2017-10-01

    Cyanobacteria, which constitute a quantitatively dominant phylum, have attracted attention in biofuel applications due to favorable physiological characteristics, high photosynthetic efficiency and amenability to genetic manipulations. However, quantitative aspects of cyanobacterial metabolism have received limited attention. In the present study, we have performed isotopically non-stationary 13 C metabolic flux analysis (INST- 13 C-MFA) to analyze rerouting of carbon in a glycogen synthase deficient mutant strain (glgA-I glgA-II) of the model cyanobacterium Synechococcus sp. PCC 7002. During balanced photoautotrophic growth, 10-20% of the fixed carbon is stored in the form of glycogen via a pathway that is conserved across the cyanobacterial phylum. Our results show that deletion of glycogen synthase gene orchestrates cascading effects on carbon distribution in various parts of the metabolic network. Carbon that was originally destined to be incorporated into glycogen gets partially diverted toward alternate storage molecules such as glucosylglycerol and sucrose. The rest is partitioned within the metabolic network, primarily via glycolysis and tricarboxylic acid cycle. A lowered flux toward carbohydrate synthesis and an altered distribution at the glucose-1-phosphate node indicate flexibility in the network. Further, reversibility of glycogen biosynthesis reactions points toward the presence of futile cycles. Similar redistribution of carbon was also predicted by Flux Balance Analysis. The results are significant to metabolic engineering efforts with cyanobacteria where fixed carbon needs to be re-routed to products of interest. Biotechnol. Bioeng. 2017;114: 2298-2308. © 2017 Wiley Periodicals, Inc. © 2017 Wiley Periodicals, Inc.

  14. Cytochemical localization of glycogen in Chlamydia trachomatis inclusions.

    OpenAIRE

    Chiappino, M L; Dawson, C; Schachter, J; Nichols, B A

    1995-01-01

    The origin and distribution of glycogen in inclusions of Chlamydia trachomatis were demonstrated with silver proteinate stain for electron microscopy. Glycogen particles were detected in all developmental stages of C. trachomatis, as well as free in the inclusions. Intrachlamydial glycogen was most common in elementary bodies but was also detected in intermediate forms and reticulate bodies (RBs). Abnormal divisions and breakdown of cytoplasmic membranes were common in RBs. Cytoplasmic conten...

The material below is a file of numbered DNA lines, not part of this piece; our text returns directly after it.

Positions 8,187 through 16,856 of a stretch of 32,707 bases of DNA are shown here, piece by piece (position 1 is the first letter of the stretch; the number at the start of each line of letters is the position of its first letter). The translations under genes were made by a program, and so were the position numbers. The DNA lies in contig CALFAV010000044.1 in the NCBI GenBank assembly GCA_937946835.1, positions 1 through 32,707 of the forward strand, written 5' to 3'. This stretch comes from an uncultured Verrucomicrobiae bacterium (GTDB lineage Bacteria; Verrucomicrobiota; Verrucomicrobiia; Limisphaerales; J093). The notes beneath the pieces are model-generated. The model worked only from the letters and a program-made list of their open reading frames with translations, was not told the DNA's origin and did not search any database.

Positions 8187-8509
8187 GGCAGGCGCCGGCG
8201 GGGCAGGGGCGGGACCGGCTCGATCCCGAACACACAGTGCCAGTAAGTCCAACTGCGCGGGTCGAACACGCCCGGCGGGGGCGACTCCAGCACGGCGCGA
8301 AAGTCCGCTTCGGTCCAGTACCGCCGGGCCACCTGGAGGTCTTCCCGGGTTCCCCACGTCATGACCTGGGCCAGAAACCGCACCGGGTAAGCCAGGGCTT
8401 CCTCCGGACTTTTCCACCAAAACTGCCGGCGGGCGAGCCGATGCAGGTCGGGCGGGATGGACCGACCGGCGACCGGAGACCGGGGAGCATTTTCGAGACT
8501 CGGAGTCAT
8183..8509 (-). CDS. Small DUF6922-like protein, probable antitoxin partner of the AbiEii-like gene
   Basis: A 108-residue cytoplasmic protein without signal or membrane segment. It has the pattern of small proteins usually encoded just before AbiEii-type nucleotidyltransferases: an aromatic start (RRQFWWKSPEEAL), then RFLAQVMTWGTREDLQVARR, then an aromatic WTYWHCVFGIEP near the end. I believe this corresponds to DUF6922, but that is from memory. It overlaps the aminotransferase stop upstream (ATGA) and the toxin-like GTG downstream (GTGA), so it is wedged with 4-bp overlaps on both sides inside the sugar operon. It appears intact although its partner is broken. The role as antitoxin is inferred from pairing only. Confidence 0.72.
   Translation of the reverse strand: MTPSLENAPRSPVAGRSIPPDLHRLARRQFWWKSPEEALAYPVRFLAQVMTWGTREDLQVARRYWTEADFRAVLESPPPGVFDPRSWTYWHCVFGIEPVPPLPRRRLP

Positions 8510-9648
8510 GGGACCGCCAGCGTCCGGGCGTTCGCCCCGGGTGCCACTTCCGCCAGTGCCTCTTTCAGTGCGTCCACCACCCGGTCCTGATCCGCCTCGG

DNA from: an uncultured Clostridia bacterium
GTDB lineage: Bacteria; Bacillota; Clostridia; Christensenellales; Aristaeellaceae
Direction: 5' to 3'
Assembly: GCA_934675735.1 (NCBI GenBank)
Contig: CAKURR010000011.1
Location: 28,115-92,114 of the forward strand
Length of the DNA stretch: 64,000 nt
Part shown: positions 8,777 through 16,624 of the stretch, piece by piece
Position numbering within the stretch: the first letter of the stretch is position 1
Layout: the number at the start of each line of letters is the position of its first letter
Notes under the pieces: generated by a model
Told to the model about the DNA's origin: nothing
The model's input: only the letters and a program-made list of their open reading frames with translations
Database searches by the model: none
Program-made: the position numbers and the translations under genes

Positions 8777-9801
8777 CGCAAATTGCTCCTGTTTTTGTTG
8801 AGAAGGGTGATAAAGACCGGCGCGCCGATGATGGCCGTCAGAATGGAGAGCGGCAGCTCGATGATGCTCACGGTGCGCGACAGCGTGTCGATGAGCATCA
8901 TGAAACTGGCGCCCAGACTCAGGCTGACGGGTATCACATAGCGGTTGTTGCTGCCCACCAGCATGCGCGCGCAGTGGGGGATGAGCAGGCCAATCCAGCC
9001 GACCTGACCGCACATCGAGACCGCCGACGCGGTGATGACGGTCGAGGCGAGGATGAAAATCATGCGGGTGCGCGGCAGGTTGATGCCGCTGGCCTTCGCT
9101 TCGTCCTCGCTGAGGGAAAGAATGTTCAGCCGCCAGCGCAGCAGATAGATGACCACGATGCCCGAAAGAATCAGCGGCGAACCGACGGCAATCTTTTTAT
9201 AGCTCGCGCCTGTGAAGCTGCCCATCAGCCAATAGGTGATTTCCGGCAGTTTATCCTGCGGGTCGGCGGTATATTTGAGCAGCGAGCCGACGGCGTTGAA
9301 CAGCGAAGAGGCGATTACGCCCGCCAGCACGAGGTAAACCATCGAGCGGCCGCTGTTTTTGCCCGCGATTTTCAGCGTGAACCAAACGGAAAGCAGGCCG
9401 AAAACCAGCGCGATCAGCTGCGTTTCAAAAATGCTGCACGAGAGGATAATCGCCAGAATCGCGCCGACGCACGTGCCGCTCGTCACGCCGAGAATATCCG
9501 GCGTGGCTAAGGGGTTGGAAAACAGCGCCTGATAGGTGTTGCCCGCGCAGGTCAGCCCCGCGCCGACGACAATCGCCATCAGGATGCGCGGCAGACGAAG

15. Glycogen distribution in adult and geriatric mice brains

    KAUST Repository

    Alrabeh, Rana

    2017-05-01

    Astrocytes, the most abundant glial cell type in the brain, undergo a number of roles in brain physiology; among them, the energetic support of neurons is the best characterized. Contained within astrocytes is the brain’s obligate energy store, glycogen. Through glycogenolysis, glycogen, a storage form of glucose, is converted to pyruvate that is further reduced to lactate and transferred to neurons as an energy source via MCTs. Glycogen is a multi-branched polysaccharide synthesized from the glucose uptaken in astrocytes. It has been shown that glycogen accumulates with age and contributes to the physiological ageing process in the brain. In this study, we compared glycogen distribution between young adults and geriatric mice to understand the energy consumption of synaptic terminals during ageing using computational tools. We segmented and densely reconstructed neuropil and glycogen granules within six (three 4 month old old and three 24 month old) volumes of Layer 1 somatosensory cortex mice brains from FIB-SEM stacks, using a combination of semi-automated and manual tools, ilastik and TrakEM2. Finally, the 3D visualization software, Blender, was used to analyze the dataset using the DBSCAN and KDTree Nearest neighbor algorithms to study the distribution of glycogen granules compared to synapses, using a plugin that was developed for this purpose. The Nearest Neighbors and clustering results of 6 datasets show that glycogen clusters around excitatory synapses more than inhibitory synapses and that, in general, glycogen is found around axonal boutons more than dendritic spines. There was no significant accumulation of glycogen with ageing within our admittedly small dataset. However, there was a homogenization of glycogen distribution with age and that is consistent with published literature. We conclude that glycogen distribution in the brain is not a random process but follows a function distribution.

  16. [Advances in isoprene synthase research].

    Science.gov (United States)

    Gou, Yan; Liu, Zhongchuan; Wang, Ganggang

    2017-11-25

    Isoprene emission can lead to significant consequence for atmospheric chemistry. In addition, isoprene is a chemical compound for various industrial applications. In the organisms, isoprene is produced by isoprene synthase that eliminates the pyrophosphate from the dimethylallyl diphosphate. As a key enzyme of isoprene formation, isoprene synthase plays an important role in the process of natural emission and artificial synthesis of isoprene. So far, isoprene synthase has been found in various plants. Isoprene synthases from different sources are of conservative structural and similar biochemical properties. In this review, the biochemical and structural characteristics of isoprene synthases from different sources were compared, the catalytic mechanism of isoprene synthase was discussed, and the perspective application of the enzyme in bioengineering was proposed.